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Falling Kingdoms by Morgan Rhodes
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Falling Kingdoms (edition 2012)

by Morgan Rhodes

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3663629,640 (3.53)11
Member:GLMW
Title:Falling Kingdoms
Authors:Morgan Rhodes
Info:Razorbill (2012), Hardcover, 400 pages
Collections:Your library
Rating:****
Tags:YA, High Fantansy

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Falling Kingdoms by Morgan Rhodes

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Showing 1-5 of 36 (next | show all)
My, oh my, this was absolutely fantastic! Without any doubt or hesitation I’m giving this one 5 full stars, even a month after I have finished it. I loved this book! It kept me reading late into the night, homework was disregarded, my social life (ha!) fell to the wayside as I locked myself in my room to JUST. KEEP. READING. It may have been because I haven’t read anything new or particularly good recently, but this book was definitely a winner.

Falling Kingdoms follows the lives of people from the three countries of Auranos, Palesia, and Limeros in the land of Mytica. This land is fraught with tension after the murder of a wine seller’s son and it seems that a war is on the rise. In this book we get to see through the eyes of many different characters from all the countries, and this perspective change is done so efficiently that we are able to empathize with all the characters. Because of this connection you feel with everyone, you can’t really pinpoint a villain right away, however it becomes clear near the end and definitely in the sequel, Rebel Spring who is evil and who is not.

This fabulous fantasy just blew me away. I feel like I love this book way more than most people, but this story just grabbed my attention from the very beginning and didn’t let me go. I literally stayed up all night to read the majority of the book. Some characters in the book include Princess Cleo, Jonas Agallon, Prince Magnus and Princess Lucia. It was so nice to watch as each character was developed, how their stories intertwined together and how feelings or connections changed between them all.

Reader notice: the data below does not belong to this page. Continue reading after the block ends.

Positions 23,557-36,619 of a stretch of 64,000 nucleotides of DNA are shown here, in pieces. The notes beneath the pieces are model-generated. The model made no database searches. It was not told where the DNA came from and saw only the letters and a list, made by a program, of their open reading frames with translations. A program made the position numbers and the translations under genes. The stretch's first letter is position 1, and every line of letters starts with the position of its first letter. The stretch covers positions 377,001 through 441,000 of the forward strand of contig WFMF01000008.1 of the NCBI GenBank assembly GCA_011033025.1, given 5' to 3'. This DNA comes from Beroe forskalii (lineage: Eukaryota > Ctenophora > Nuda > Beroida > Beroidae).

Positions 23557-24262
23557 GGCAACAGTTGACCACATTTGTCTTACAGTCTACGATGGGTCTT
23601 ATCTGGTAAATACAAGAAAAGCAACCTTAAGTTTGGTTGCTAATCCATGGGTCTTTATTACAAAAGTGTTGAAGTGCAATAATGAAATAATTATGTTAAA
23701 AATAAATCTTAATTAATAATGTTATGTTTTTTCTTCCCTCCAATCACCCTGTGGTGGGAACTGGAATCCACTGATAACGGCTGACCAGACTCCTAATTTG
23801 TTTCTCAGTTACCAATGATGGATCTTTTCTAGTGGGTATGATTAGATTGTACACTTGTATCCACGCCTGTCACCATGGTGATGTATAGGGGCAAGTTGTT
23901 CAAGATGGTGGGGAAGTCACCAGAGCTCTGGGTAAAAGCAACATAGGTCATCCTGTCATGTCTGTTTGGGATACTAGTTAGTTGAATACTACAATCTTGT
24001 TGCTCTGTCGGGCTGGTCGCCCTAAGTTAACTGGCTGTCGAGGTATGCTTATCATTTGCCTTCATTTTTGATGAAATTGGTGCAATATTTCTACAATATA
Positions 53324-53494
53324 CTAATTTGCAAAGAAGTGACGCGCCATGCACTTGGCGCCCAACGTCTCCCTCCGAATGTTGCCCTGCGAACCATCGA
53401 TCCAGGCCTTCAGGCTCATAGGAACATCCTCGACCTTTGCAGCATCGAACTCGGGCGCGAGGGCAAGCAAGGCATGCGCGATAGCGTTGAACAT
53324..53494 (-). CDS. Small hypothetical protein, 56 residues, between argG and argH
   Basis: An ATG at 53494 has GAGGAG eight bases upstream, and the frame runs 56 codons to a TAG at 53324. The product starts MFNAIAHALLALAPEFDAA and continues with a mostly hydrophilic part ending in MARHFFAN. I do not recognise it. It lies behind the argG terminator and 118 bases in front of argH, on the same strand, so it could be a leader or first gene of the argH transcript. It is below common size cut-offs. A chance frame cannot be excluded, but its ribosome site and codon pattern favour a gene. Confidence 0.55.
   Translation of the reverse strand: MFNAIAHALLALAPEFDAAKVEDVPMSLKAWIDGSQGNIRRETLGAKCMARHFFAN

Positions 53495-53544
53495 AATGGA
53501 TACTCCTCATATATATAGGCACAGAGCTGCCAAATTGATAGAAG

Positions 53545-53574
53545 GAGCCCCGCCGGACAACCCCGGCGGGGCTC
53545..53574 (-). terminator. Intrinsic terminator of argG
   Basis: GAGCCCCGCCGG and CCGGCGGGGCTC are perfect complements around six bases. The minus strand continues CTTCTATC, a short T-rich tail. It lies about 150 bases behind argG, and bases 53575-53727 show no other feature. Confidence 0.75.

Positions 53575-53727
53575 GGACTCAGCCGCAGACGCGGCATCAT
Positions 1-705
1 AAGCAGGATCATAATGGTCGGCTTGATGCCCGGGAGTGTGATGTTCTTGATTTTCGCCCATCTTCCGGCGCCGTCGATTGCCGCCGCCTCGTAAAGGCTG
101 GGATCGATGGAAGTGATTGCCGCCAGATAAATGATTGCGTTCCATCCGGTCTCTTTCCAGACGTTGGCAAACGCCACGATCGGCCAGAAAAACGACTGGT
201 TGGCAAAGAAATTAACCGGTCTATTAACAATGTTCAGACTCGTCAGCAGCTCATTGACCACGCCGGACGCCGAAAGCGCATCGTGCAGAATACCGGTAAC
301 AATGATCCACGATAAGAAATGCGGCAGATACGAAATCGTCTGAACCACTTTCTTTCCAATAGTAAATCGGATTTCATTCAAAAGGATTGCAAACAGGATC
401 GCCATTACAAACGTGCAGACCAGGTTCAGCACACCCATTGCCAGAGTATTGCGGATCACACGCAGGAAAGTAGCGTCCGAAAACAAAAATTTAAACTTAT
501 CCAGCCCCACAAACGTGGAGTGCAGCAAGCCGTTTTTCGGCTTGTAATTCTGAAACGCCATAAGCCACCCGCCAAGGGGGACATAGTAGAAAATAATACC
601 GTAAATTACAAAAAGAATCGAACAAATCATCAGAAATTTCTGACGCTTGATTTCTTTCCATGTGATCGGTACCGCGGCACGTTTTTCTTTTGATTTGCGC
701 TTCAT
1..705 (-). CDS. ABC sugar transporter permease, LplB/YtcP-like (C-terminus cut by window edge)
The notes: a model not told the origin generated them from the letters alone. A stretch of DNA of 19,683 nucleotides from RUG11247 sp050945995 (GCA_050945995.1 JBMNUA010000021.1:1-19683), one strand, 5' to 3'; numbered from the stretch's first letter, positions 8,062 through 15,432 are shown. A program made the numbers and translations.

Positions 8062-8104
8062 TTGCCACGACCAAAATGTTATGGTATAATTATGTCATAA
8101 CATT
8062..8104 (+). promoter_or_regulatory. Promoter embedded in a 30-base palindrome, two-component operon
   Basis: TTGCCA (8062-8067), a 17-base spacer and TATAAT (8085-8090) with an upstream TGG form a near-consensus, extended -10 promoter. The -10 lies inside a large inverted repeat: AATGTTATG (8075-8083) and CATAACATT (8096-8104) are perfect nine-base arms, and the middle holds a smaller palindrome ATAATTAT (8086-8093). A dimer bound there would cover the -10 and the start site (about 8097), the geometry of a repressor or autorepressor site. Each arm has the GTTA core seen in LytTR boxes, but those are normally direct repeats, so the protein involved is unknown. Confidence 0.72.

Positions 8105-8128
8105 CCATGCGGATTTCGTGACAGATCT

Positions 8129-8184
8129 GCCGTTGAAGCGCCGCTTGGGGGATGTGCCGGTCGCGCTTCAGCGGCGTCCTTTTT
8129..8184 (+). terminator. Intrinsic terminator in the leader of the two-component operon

This was a story that kept me on edge. There were so many characters and events and it was just such a smooth and enjoyable read. There was no lull at all in the narrative for me and the plot is also full of sudden and shocking moments. I literally gasped, laughed, cried and shouted at the book all while reading. Luckily I read this when there were no other people around… for the most part…

Aaahh… anyway… I can’t say enough about how wonderful I thought this book was, so to save you from pages and pages of what would be a big ol’ gush fest, I guess I’ll wrap it up. I actually went to Chapters before I was done Falling Kingdoms to buy the sequel, Rebel Spring, which I read immediately after I was done. I’m happy to say I LOVED that book as well and hope to review it soon.

I guess it’s obvious, but I absolutely recommend this book to anyone and everyone looking to be completely thrilled and enthralled by a book. This book sucks you in and really doesn’t let you go. Honestly I was absorbed and lost in the world this book weaved and I loved every minute of it! Go and grab your copy and I hope you enjoy it as much as I did! ( )
  ceecee83 | Feb 28, 2015 |